We recently updated the recipe of our Red Brick blend, and while we usually like getting a blog post out on the day of the changeover, a little thing called Christmas slightly got in the way this time. Thankfully, now we’re in the calmer waters of January, we can update you on the new blend, which is a short run mix of four of our most delicious coffees of the winter season.
This special short run blend marries two new coffees from our favourite region in Guatemala – Huehuetenango – with two familiar coffees from beautiful Tarrazu in Costa Rica. We’ve always been fans of combining Guatemala and Costa Rica in espresso, the chocolate and stone fruit of the former is always complimented by the sweet citrus and caramel of the latter.
The four crops are from very similar altitudes and are all processed the same way, which means they not only roast in a similar way but also extract similarly, making it a tasty, easy to work with espresso. The dynamic flavour is supported by the mix of Catuai, Caturra and Pache varieties, all developed to not only yield well in the areas where it thrives but also to give an excellent result in the cup.
The four components start with Los Dos Socios, a 16-acre farm in the small village of El Chalum, named after the abundance of Chalum trees (also known as Inga Micheliana trees) that grow everywhere in the area. Here, Matías Villatoro Concepción started planting coffee in 1990, and now almost 30 years later he has beautiful sprawling fields of Caturra, Pache and Pacamara in between the shade of Chalum, Cushin and Paterna trees.
This year saw some irregular rainfall and longer dry spells in Huehue than normal, but the presence of abundant natural shade and leaf coverage on the ground helped his soil hang on to the moisture that there was. Working in conjunction with agronomists who specialise in coffee, Matias is able to keep his quality and yield up while minimising the impact to the environment from farming. This lot is an exciting first purchase for us from him, and we look forward to seeing what he does in the future!
Our second component from Huehue is the El Durazno (The Peach). A good sized farm at just over 97 acres, El Durazno was established in 1995 for the sole purpose of farming and harvesting coffee. Due to the size, the owner Octavio López Camposeco has subdivided his farm into smaller plots to better manage the different needs of the land and coffee trees depending on soil quality, sun exposure, wind speed and shade conditions. In general, he fertilises the coffee three times per year, each time with a specific formula depending on the stage of the maturation of the cherries and the climate. This way he has effectively managed to keep the dreaded leaf rust at bay or at sub-critical levels.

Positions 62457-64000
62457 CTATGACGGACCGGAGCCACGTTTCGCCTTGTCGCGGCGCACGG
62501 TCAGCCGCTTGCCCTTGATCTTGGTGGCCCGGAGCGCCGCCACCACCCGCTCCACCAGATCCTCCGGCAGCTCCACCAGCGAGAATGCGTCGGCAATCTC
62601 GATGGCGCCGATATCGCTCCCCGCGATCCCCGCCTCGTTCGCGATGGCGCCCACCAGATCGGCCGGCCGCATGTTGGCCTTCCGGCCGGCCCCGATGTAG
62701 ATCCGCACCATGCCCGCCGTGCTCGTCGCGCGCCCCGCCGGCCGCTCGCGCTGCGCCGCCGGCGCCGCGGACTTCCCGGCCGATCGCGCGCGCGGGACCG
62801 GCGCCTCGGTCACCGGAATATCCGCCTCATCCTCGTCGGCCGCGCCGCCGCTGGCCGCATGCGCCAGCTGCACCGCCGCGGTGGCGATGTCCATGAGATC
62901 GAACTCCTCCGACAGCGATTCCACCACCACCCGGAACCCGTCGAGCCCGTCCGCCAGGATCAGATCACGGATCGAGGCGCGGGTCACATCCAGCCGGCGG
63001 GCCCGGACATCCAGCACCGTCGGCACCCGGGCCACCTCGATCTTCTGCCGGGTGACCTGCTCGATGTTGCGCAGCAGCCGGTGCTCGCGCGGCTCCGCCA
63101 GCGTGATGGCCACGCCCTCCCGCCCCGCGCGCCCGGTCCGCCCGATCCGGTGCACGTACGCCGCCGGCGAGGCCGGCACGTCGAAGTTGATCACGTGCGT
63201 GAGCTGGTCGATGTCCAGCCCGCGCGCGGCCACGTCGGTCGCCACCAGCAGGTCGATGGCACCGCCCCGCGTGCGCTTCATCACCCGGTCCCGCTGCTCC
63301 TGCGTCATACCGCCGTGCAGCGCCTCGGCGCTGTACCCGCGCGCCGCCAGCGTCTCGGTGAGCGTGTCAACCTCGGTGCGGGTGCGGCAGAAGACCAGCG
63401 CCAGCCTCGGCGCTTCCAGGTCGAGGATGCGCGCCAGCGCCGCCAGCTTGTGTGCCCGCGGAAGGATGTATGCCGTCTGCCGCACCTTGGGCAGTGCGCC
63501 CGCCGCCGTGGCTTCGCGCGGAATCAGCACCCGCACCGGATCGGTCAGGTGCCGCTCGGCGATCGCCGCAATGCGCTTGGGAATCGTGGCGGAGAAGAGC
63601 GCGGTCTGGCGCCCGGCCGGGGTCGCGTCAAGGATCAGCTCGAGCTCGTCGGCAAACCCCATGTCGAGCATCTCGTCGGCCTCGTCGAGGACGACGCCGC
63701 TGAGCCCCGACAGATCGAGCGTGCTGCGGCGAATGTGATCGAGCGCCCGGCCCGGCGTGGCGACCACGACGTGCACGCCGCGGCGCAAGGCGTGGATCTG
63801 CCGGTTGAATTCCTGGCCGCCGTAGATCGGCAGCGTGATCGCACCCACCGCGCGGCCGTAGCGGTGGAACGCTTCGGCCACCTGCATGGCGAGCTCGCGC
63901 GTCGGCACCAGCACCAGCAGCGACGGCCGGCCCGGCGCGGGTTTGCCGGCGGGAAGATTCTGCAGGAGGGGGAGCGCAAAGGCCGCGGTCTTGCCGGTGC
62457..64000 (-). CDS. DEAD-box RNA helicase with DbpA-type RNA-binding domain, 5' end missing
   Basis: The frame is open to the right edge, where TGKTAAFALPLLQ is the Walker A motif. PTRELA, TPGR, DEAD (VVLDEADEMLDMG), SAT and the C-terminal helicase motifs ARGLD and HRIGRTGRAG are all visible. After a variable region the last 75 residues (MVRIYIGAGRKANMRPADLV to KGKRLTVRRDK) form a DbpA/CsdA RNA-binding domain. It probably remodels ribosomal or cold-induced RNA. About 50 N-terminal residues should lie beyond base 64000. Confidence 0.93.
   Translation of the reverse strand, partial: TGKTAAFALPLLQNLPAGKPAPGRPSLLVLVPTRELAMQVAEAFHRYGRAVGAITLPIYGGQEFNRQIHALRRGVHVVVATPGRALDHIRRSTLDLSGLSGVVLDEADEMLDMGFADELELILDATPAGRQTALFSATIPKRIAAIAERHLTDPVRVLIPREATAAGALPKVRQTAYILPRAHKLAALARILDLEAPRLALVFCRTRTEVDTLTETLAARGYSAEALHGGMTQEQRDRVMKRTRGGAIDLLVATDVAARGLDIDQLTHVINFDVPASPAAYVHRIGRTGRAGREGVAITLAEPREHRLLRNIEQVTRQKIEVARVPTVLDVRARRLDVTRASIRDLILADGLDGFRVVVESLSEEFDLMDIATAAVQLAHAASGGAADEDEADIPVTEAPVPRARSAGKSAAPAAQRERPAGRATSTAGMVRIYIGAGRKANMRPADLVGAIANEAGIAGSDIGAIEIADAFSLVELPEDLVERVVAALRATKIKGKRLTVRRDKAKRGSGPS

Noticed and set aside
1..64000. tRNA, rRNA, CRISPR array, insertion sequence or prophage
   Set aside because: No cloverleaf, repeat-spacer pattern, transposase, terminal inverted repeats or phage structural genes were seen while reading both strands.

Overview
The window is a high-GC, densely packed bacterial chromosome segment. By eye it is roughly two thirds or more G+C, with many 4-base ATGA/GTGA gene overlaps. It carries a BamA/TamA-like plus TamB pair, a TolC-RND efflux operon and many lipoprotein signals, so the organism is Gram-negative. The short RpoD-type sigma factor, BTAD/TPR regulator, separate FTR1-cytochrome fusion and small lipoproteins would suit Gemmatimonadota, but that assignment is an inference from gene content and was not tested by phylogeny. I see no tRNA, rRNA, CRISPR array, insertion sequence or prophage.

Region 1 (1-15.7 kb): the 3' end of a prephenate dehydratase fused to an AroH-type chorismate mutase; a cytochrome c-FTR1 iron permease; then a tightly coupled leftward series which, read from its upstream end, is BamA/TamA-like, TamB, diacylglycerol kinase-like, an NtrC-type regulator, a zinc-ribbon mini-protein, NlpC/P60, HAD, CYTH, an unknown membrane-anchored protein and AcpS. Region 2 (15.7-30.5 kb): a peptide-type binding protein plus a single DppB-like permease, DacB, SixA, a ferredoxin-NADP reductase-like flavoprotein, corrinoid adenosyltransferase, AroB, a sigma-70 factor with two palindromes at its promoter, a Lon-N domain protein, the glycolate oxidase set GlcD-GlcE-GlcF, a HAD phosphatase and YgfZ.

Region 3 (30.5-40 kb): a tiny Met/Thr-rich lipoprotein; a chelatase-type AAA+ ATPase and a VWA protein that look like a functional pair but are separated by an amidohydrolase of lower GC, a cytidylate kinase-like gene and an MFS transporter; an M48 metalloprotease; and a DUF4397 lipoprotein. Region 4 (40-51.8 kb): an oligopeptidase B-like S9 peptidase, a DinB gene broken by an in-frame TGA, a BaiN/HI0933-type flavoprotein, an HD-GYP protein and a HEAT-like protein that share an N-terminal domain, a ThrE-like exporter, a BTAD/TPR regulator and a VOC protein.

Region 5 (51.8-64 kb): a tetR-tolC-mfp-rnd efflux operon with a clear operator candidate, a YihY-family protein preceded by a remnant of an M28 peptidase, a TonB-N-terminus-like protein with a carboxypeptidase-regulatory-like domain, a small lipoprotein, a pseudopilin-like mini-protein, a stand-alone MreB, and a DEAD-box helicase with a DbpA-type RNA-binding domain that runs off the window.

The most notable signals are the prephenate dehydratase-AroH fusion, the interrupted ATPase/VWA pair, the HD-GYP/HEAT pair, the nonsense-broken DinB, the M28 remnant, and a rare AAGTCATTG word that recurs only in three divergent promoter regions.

This has allowed him to continue growing varieties that are not necessarily the most rust resistant, but all the more delicious when it comes to flavours, such as Caturra, Catuai and Red Pache. This year his harvest was up by 20%, further testament to the successes of careful management of resources and the benefits of working with the land itself, supported closely by agronomists. It’s our first year buying Octavios coffee, and we hope to make him a regular supplier going forwards!
The first of the Costa Ricans in the blend is Arracaches, a farm from the Solis Blancos (the brothers behind Don Oscar) which many will remember from previous years. They are 4th generation farmers in San Marcos, Tarrazu.
After their father passed away and left them the farm, they formed Don Oscar; a new direction for their family business named in honour of their dad. The brothers looked at the developments in micro milling happening around them and after two years of planning they built their own mill in 2013. They called it The Coffee Factory and they now process around 200 quintales of coffee each year (a quintal is a local unit of measurement; one quintal equals around 46kg). They have several farms and the Arracheches is one of them, named after the root vegetable of the same name that grows extensively in the area.
They grow 100% Catuai here, and the farm stretches from 1,800m to 1,900m in altitude. Even if the soil around the farm has a lot of rocks in it, they produce a healthy crop under their careful management of the soil and nutrients. This is our second year buying their coffee and we’re looking forward to following their progress in years to come!
And last but not least is a coffee from one of my all-time favourite producing families! Who could resist buying coffee from a farm named after a sunflower?
Well, it isn’t just the name Los Girasoles that charms us, the coffee stands out on the cupping table as well. This is our second year buying coffee from Girasoles, one of the farms owned and worked by the Calderon family, Ricardo and Lourdes and their kids Fernanda, Lizeth, Diego and Michael. They own several small farms that we have bought from in the past, and they process all the cherry and parchment at their Los Angeles mill. Over the years they have placed repeatedly in the Cup of Excellence, further cementing their place as one of the best producers in Costa Rica.
On our recent visit were excited to spend time with the family in their new warehouse where they have built a new cupping and espresso lab, ensuring that they have control over the quality of their coffee from the plant to the brew. We think this coffee, and the blend that it now goes into, tastes a little bit like sunshine in a cup, and we hope you’ll enjoy it as much as we do!
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